Image 1 of 9: Bahrain took the revolution track at the start of the race, but was road-blocked by Saudi. Points for staying the course, but long-felt tensions between the Sunni minority in power & Shia majority were confounded in bloodshed, detentions & human rights abuses. Low on media appeal, Bahrain is the revolution people prefer to ignore.
Image 1 of 9: The vanguard: Tunisia's ouster of Ben Ali spawned copycat revolutions across the Arab street. Pioneer for the Arab Spring, Tunisia is still plagued by violence though Islamist Ennahda party is credited with a cracking constitution. Points for slick, decisive rebellion with minimal violence, hard change, and Che Guevara factor for revolution cool.
Image 1 of 9: Libya: Success rating relatively high with the removal of a dogged dictator of 40 years in relatively speedy terms, (compared to drawn out Syria) though some would argue that the need for foreign intervention lowers the kudos. Scored first free national elections in 6 decades in 2012, but violence persists in pockets of Libya. Time for a round two?
Image 1 of 9: Syria - A violent crackdown against anti-Assad, pro-democracy supporters spawned a serious sectarian situation. Minimal foreign intervention as of yet (not withstanding Cold War frosty diplomacy by US and Russia), massive regional spillover, few rebel gains and over 100,000 dead means Syria has lost street cred in the revolutionary game.
Image 1 of 9: Masr’s mutiny Part 1: Tunisia spurred on anti-Mubarak protests in 2011. A staunch ally of the US, Egypt was not alone. Speedy international help, the removal of the dictator and the first elections in history ensued. The blueprint for the Arab Spring - if only the Egyptian public weren't so fickle - its 2011 gains make it a regional role model.
Image 1 of 9: Part 2: Coup or not a coup? Growing unrest with Morsi led to a campaign for his removal scoring him more votes than on election! The army ousted Morsi, a bloody crackdown on protests and MB arrests restored relative calm. Egypt’s Saudi brokered revolution was well funded, violent & media-monitored - the holy trinity of rebellion requirements.
Image 1 of 9: More spillover than spring: Perhaps its Arab Spring started in 1975, but Lebanon wasn’t dragged under by the wave of protests in 2011. The country, embroiled in the Syria conflict due to Hezbollah’s support of Assad, could succumb to the dormant civil war virus given a spate of sectarian strife & explosions. No points for keeping it internal.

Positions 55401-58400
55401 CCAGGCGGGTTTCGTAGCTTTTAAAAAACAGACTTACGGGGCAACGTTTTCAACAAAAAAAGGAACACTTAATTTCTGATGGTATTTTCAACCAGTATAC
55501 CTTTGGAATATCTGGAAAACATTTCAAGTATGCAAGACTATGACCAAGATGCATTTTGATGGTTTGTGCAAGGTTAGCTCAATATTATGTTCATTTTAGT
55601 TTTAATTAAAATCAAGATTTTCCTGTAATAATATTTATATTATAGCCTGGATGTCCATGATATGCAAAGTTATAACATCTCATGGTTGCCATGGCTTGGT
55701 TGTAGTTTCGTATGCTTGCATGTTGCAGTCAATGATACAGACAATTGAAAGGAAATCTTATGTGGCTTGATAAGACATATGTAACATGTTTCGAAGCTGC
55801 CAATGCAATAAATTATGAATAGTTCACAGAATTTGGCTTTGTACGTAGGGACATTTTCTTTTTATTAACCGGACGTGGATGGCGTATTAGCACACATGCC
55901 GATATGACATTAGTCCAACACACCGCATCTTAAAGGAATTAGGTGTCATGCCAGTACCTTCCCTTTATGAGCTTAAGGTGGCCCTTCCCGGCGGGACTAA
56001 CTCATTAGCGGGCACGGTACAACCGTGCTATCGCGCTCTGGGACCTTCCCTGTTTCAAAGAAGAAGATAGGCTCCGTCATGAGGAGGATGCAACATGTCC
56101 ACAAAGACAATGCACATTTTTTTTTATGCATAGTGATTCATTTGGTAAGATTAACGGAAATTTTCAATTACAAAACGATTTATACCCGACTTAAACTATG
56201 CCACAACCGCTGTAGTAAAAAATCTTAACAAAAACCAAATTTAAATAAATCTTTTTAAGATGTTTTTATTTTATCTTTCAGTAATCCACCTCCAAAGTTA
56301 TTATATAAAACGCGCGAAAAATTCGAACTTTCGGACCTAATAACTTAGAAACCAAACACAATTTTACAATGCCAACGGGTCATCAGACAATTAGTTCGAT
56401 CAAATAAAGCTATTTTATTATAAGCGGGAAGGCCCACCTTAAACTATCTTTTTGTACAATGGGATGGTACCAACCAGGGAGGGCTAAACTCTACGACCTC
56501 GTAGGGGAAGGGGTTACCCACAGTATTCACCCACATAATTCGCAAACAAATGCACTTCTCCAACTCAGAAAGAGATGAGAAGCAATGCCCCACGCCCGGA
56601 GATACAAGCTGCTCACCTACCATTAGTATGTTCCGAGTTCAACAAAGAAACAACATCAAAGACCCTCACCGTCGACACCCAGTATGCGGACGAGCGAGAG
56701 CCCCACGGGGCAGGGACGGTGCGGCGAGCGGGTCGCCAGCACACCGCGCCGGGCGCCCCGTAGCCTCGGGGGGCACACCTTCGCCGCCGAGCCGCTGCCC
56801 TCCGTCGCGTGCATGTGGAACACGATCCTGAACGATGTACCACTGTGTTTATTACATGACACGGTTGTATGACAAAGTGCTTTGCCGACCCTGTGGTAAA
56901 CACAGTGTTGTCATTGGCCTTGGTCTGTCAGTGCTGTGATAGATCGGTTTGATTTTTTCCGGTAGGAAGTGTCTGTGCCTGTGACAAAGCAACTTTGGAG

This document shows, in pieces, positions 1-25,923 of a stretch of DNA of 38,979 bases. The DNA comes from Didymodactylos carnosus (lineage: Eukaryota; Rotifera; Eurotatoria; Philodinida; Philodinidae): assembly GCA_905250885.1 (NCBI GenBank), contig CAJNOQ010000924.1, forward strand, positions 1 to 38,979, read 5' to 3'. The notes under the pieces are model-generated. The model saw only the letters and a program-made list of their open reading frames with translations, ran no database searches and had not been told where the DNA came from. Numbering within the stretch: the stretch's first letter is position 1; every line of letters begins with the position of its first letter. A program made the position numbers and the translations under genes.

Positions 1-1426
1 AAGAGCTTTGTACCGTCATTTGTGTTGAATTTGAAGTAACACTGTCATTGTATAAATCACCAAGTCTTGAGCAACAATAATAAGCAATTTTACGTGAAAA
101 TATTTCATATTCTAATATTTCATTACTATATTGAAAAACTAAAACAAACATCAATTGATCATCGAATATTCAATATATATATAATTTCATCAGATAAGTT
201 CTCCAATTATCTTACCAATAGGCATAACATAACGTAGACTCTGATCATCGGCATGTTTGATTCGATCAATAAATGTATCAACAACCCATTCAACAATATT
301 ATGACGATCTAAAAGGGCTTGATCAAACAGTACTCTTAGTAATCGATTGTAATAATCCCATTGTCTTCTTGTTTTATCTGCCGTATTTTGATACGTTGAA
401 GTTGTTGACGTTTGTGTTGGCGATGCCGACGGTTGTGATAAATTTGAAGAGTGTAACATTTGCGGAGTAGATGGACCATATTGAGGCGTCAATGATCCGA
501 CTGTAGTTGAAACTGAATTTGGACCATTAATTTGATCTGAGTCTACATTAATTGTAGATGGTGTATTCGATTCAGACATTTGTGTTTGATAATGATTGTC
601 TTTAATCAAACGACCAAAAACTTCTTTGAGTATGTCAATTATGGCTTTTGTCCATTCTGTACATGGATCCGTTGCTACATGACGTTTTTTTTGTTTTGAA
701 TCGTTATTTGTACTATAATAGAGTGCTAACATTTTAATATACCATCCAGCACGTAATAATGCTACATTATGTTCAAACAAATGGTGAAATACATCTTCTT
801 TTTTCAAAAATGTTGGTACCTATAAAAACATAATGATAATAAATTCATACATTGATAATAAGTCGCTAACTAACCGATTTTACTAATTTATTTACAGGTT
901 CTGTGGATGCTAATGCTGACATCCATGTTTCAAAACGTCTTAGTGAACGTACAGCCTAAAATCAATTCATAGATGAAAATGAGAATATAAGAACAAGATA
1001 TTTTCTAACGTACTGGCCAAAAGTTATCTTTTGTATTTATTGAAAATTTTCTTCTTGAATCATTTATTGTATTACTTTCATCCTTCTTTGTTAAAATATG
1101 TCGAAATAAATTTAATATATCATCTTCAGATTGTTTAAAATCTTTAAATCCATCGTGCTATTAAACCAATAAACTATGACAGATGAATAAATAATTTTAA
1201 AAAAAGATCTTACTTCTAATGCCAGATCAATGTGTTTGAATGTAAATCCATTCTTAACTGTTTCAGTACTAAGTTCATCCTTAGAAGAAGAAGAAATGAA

Image 1 of 9: Their evergreen desire to differ from Arab neighbors was briefly paused in Israel in 2011 when economic woes hit an all time high. Protesters thronged the Tel Aviv streets over unemployment and a lack of social justice. Low on revolution stamina, Israel's rebellious fervor died out, but not before leaving Tunisia-like self-immolations in its wake.
Image 1 of 9: Jordan’s King Abdullah’s savvy politics meant that any revolution was quickly nipped in the bud. Props to the monarch who,hearing the people's cries, embarked on a reform path. Although Jordan is rocked by spillover from the rest of the ME, its own Arab Spring is a weakling and hasn’t yet gained any momentum.
When protests shook the streets of Tunisia in response to the tyrannical rule of leader President Zine el-Abidine Ben Ali, no one could have expected the domino effect that would ripple through the region. Dubbed the ‘Arab Spring’, the Tunisian uprising set a precedent for countries across the Middle East to cast off their dictatorship shackles and demand a new system of government.
There is barely a country in the Middle East that the Arab Spring (or rather, Arab Summer) that has not tarred with the revolutionary brush. With the precedent firmly set by Tunisia, and Egypt hastily following suit, the time seemed ripe in 2011 for ordinary people across the Middle East to demand better for themselves and their country.
With so many revolutions to choose from, it’s hard not to compare them. Although all follow a similar formula in their embryonic stages, each country’s rebellious movement has been unique. There are, however, a set of criteria that any good revolution should follow such as turnout and tenacity: how many citizens flooded the streets with war cries and homemade banners demanding change? How many of their protests made the rest of the world sit up and take note? Did the revolution merit foreign intervention? Was the corrupt regime removed? How many people burned themselves in the rebel-fire? How long did it all last, and did the media burnout in the interim?
Or, like Syria, has it mutated from revolution to other lesser recognisable forms? Syria has arguably spread into a brutal civil war along sectarian lines, that up until reports of chemical weapons use flooded in, had seen nothing but international inertia.
For some countries, like Egypt, it seems one revolution was not enough. Following the elections in June 2012 that saw Muslim Brotherhood member Mohamed Morsi come to power as the first democratically elected president in Egypt’s history, one year later large swathes of the fickle Egyptian public were calling for his removal - his Islamist regime was not, it seemed, what they had signed up for. A toppled Morsi later, Egypt’s Arab Spring Part II is in full swing.
Although the Middle East has never been what one could call a haven of stability, revolutions are the movement ‘du jour’ and it is time they all came head to head with each other in a ratings war.
Here is our very own revolutions ratings - where the Arab Springers are lined up side-by-side to meet with the jury's verdict and scored for tenacity, outcome, and Che Guevara factor!